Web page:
Tuesday 20 August 2019

Alpha dog with a bone simply refuses to let it go

The Couch

Peter O'Mahony: As much a masochist as sadist
Peter O'Mahony: As much a masochist as sadist

Tommy Conlon

For ten years and more the England rugby team has prepared for Ireland with two names prominent among their priorities.

Brian O'Driscoll and Paul O'Connell would have loomed large in their analysis, and in their subsequent plan of action.

They will feature again this week as the home side gets set for next Saturday's showdown at Twickenham. Conor Murray and Jonathan Sexton will surely come under the microscope too.

But another player in green might well be the number one subject of conversation in England's video room. They will have studied Peter O'Mahony's combative work against Wales last weekend. And if it seriously aggravated the Welsh at the time, it has probably already antagonised the English too.

One can easily imagine their back-row forwards, in particular, making solemn vows that the Cork man is not going to be as influential this time round. Except they won't articulate it quite so formally. A player as brazenly destructive as O'Mahony is usually referred to in fairly rough language by those who are about to face him.

One way or another, the England players and management will be insisting with absolute conviction that there's no way he's going to be allowed get away with that level of interference, not against them and certainly not on their home turf.

This specific battle has symbolic importance as well as practical consequences. If the breakdown is the cockpit in which modern rugby matches are won and lost, then O'Mahony under no circumstances can be allowed to dominate in this crucible. He has become the market leader here, an alpha dog in rugby's frontline theatre of combat. If he is muzzled, it sends a signal to all the other troops in the field – theirs as well as ours.

It won't be in the least bit surprising therefore if, at the very first infringement on the deck, a couple of players in white converge on O'Mahony for some afters, no matter which way the referee blows it. They'll be wanting to let him know that his card is marked. They'll be wanting to let him know that they're not going to tolerate his thievery, and malevolent intent in general, on their ball. They may well have an early dust-up with him as part of their pre-match plan.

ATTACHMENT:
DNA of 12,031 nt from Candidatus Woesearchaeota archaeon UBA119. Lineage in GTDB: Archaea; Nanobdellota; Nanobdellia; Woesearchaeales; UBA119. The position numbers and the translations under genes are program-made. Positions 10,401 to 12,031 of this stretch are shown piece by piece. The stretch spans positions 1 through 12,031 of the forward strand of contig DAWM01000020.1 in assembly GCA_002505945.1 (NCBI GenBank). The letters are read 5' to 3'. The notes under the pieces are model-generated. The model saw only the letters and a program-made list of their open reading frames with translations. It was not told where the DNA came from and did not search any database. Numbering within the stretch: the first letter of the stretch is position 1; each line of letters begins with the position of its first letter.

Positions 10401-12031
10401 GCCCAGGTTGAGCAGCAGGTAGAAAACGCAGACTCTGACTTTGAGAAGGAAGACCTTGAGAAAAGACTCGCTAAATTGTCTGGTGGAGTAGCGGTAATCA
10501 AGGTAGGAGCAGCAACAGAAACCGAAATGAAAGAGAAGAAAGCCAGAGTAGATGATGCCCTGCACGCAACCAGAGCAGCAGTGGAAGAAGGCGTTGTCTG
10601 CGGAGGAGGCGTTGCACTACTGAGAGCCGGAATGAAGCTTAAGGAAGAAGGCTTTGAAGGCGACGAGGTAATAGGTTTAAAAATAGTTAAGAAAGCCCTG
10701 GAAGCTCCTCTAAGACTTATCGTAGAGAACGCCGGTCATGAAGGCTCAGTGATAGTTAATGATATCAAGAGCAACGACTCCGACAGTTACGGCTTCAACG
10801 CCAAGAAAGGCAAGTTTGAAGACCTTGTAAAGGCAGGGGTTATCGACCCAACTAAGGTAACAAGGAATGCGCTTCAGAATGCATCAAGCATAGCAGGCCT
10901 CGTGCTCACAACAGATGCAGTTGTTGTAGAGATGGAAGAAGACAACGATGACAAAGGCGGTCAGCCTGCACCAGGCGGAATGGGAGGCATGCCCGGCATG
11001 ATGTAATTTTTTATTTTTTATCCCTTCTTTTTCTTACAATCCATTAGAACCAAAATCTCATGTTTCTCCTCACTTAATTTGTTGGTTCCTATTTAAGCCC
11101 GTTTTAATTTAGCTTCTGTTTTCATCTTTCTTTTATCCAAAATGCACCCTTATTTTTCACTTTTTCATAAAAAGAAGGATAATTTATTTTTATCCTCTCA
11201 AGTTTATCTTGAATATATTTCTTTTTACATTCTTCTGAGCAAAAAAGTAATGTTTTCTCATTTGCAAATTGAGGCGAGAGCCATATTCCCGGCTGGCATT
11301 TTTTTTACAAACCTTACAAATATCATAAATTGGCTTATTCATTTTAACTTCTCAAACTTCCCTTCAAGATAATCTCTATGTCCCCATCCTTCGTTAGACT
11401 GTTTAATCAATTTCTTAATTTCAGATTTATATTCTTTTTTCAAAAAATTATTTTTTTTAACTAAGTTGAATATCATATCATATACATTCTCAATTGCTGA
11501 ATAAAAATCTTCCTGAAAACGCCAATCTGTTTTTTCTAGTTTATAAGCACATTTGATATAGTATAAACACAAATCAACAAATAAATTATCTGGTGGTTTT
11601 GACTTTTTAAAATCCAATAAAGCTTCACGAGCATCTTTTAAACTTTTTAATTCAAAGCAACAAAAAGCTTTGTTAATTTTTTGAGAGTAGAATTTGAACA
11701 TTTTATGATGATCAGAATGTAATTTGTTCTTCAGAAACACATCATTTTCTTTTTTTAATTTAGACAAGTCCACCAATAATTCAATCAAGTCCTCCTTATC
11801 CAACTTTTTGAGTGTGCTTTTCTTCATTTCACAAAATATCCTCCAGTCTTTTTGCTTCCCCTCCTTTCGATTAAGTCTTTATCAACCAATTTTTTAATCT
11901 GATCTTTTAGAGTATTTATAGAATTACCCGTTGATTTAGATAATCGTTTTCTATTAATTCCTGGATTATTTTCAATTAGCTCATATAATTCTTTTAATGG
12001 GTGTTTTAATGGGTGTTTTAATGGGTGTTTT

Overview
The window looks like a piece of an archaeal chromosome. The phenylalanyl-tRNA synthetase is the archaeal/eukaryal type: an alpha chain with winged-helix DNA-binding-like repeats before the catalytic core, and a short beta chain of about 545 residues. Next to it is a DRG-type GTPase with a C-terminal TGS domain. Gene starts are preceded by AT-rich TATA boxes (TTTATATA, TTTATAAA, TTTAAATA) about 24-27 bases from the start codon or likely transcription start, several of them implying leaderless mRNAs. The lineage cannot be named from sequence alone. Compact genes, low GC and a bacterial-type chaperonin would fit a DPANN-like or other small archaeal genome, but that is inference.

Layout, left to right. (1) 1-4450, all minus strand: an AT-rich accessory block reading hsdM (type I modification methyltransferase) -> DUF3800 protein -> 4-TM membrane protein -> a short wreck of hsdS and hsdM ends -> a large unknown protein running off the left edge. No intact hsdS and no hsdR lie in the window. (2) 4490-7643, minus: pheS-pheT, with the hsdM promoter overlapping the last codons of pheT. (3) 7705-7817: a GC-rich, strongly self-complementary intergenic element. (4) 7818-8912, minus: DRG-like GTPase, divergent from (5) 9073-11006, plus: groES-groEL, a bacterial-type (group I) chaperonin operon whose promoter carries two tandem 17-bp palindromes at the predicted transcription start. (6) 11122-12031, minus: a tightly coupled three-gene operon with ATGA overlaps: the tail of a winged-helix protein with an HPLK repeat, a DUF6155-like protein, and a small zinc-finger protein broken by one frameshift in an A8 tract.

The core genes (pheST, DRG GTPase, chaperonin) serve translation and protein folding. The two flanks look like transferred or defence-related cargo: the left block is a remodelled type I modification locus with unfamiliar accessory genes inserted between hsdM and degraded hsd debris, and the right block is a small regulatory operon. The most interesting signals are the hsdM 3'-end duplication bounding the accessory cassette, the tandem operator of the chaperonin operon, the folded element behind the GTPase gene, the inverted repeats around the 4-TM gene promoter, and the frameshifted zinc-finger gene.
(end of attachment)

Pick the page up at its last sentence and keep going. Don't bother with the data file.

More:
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But, as Mike Tyson was once fond of saying, everyone has a plan until they get punched in the face.

And in O'Mahony they are facing a player who is in the form of his life. What's more, he is completely engineered, in body and mind, for exactly the kind of confrontation they will have in store for him.

If boxing is the hurt business, rugby union isn't too far behind. Survival isn't just about dishing out the punishment, but taking it too. O'Mahony, like a lot of them these days, is as much masochist as sadist: going in where it hurts is a two-way street. And he seems to relish it all, the giving and the taking.

Some of the worst abuse he routinely soaks up is from his own team-mates. It's become a familiar scenario already in his young international career. An opponent is brought to ground and O'Mahony clamps down on him, backside in the air like a polar bear burrowing through ice for an unsuspecting seal. The opposition is penalised for not releasing and he is showered with slaps of approval before he even has time to get his head back out of the fetid pile of bodies in which he's been rummaging.

In the 48th minute last Saturday, he once again did the trick. Wales had mounted 13 phases in attack and were on Ireland's five-metre line when O'Mahony's head, neck and shoulders disappeared below sea level. Three opponents launched themselves at him. They couldn't dislodge him, the ball did not emerge on the Welsh side. Referee Wayne Barnes pinged them and O'Connell descended on his still upside-down team-mate, batin' the back off him with slaps that would've felled a lesser man.

O'Mahony probably didn't feel them; he was zoned out from all other realities except the reality of the battle.

Sixteen minutes later, he was on the wrong end of a decision, pulled for swiping at a player who was airborne in a lineout at the time. Various Welsh players, thoroughly fed up with him by now,

queued up to berate him while he sat on the floor, pleading his innocence.

Barnes decided to have a word. "Listen." But he wanted to talk too. "Stop," said Barnes. "I didn't mean to," gasped O'Mahony, his lungs heaving. "Stop." "To be fair." "Stop!" "Know what I mean?" "Stop!! Contact's in the air, ok? I'm going to talk to (the Welsh player) about his reaction, but don't get up and scream at me." "There's two players retaliated at me." He was vexing Barnes by now too. "Okay, if you carry on I'm gonna put you in the bin, do you understand?"

Finally the penny dropped. "Ok, sorry, I apologise," replied O'Mahony. Rugby players, no matter how menacing, become chastised schoolboys when the referee scolds them, perhaps reminding them of their old schoolmaster, who was always stern but fair.

In any event, it was a reminder to O'Mahony that sometimes you have to let go, because you can't win every skirmish. But, at 24, he still believes he can. And England will have a job on their hands persuading him that he can't.


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